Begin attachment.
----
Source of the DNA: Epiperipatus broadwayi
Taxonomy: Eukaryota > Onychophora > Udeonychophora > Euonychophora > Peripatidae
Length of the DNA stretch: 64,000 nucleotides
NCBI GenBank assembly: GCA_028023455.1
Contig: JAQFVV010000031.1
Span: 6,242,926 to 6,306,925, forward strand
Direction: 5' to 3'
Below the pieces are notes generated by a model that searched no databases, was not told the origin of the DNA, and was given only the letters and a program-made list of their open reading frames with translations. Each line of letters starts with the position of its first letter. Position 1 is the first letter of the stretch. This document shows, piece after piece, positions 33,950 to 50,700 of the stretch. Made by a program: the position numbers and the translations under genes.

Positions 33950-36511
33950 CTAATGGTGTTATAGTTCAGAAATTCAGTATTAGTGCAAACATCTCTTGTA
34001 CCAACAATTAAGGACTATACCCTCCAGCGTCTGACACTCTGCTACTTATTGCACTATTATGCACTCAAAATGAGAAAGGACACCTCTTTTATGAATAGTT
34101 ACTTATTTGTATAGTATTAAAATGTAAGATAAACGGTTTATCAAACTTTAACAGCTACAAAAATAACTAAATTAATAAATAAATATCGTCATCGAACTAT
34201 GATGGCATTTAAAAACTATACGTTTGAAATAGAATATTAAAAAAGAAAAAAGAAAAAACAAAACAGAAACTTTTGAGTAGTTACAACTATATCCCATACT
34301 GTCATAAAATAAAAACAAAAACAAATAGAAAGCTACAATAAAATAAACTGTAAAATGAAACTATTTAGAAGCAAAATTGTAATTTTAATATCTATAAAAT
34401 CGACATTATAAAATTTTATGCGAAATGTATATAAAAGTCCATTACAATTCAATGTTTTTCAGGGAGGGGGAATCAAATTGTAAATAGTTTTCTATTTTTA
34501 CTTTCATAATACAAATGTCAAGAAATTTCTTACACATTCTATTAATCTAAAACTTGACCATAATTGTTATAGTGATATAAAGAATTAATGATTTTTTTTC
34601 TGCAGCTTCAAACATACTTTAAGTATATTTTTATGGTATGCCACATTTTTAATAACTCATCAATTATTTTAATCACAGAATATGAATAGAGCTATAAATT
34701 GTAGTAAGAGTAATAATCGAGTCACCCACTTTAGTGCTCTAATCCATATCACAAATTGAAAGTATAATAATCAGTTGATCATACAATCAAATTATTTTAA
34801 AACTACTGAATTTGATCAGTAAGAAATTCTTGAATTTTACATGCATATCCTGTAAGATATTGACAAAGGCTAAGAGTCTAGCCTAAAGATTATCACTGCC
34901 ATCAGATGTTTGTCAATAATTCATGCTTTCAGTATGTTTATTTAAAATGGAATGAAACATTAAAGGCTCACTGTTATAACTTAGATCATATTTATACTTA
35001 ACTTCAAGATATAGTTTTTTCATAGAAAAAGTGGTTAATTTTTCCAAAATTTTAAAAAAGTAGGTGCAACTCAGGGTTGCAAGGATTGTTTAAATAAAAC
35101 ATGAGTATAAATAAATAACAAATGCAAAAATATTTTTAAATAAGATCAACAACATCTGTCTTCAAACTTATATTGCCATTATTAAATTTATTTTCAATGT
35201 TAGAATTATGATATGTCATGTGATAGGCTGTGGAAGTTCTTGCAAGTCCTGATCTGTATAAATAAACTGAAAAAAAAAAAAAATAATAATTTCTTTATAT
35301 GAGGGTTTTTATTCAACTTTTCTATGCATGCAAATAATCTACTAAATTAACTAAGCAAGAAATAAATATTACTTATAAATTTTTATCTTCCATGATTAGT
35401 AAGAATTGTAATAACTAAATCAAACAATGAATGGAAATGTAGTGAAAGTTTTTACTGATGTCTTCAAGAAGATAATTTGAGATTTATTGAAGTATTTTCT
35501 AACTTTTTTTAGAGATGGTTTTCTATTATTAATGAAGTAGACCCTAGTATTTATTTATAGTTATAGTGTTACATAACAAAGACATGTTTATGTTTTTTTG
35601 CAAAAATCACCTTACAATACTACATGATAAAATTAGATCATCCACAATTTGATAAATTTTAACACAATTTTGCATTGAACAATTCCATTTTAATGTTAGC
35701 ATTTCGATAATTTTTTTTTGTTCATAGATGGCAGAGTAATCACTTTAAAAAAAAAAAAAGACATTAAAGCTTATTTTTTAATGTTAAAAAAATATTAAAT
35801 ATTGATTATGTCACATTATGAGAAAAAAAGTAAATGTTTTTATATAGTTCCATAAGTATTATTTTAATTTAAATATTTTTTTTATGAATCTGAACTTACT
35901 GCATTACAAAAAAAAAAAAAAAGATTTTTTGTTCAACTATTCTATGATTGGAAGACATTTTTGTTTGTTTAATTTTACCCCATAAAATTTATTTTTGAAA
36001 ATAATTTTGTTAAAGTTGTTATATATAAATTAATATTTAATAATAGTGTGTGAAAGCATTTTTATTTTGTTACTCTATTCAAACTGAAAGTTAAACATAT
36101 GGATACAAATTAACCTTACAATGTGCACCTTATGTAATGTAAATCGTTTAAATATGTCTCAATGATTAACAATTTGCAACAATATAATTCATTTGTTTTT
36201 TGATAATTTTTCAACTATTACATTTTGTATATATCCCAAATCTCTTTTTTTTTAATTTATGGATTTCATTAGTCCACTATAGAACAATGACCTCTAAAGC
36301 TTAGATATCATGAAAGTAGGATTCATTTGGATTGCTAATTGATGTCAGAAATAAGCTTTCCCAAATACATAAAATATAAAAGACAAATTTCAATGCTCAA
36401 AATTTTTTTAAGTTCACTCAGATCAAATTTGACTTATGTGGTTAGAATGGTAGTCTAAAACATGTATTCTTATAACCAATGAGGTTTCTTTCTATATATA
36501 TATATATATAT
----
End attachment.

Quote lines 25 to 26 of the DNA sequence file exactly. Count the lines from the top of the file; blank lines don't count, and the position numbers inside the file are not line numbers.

35401 AAGAATTGTAATAACTAAATCAAACAATGAATGGAAATGTAGTGAAAGTTTTTACTGATGTCTTCAAGAAGATAATTTGAGATTTATTGAAGTATTTTCT
35501 AACTTTTTTTAGAGATGGTTTTCTATTATTAATGAAGTAGACCCTAGTATTTATTTATAGTTATAGTGTTACATAACAAAGACATGTTTATGTTTTTTTG